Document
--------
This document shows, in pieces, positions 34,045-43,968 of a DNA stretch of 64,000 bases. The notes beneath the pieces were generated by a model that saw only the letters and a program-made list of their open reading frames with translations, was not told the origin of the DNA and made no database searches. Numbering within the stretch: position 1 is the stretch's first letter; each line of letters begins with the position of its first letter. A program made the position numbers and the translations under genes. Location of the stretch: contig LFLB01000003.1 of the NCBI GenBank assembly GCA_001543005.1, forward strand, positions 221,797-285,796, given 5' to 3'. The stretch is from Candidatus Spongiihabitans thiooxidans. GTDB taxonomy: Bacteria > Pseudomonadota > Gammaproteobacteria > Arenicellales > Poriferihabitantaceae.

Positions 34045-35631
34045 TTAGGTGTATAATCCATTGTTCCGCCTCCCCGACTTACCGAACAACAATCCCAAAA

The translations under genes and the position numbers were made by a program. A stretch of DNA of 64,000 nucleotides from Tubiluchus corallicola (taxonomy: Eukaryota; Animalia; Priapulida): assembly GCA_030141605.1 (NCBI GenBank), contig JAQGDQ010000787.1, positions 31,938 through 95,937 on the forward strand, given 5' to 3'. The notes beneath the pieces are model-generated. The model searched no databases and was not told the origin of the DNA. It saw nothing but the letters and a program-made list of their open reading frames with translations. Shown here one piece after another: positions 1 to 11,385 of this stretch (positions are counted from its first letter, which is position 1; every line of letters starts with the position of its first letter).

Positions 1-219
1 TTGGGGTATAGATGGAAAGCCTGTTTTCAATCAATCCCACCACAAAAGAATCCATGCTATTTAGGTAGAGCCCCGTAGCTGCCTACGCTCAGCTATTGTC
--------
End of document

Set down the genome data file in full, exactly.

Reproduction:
This document shows, in pieces, positions 34,045-43,968 of a DNA stretch of 64,000 bases. The notes beneath the pieces were generated by a model that saw only the letters and a program-made list of their open reading frames with translations, was not told the origin of the DNA and made no database searches. Numbering within the stretch: position 1 is the stretch's first letter; each line of letters begins with the position of its first letter. A program made the position numbers and the translations under genes. Location of the stretch: contig LFLB01000003.1 of the NCBI GenBank assembly GCA_001543005.1, forward strand, positions 221,797-285,796, given 5' to 3'. The stretch is from Candidatus Spongiihabitans thiooxidans. GTDB taxonomy: Bacteria > Pseudomonadota > Gammaproteobacteria > Arenicellales > Poriferihabitantaceae.

Positions 34045-35631
34045 TTAGGTGTATAATCCATTGTTCCGCCTCCCCGACTTACCGAACAACAATCCCAAAA

The translations under genes and the position numbers were made by a program. A stretch of DNA of 64,000 nucleotides from Tubiluchus corallicola (taxonomy: Eukaryota; Animalia; Priapulida): assembly GCA_030141605.1 (NCBI GenBank), contig JAQGDQ010000787.1, positions 31,938 through 95,937 on the forward strand, given 5' to 3'. The notes beneath the pieces are model-generated. The model searched no databases and was not told the origin of the DNA. It saw nothing but the letters and a program-made list of their open reading frames with translations. Shown here one piece after another: positions 1 to 11,385 of this stretch (positions are counted from its first letter, which is position 1; every line of letters starts with the position of its first letter).

Positions 1-219
1 TTGGGGTATAGATGGAAAGCCTGTTTTCAATCAATCCCACCACAAAAGAATCCATGCTATTTAGGTAGAGCCCCGTAGCTGCCTACGCTCAGCTATTGTC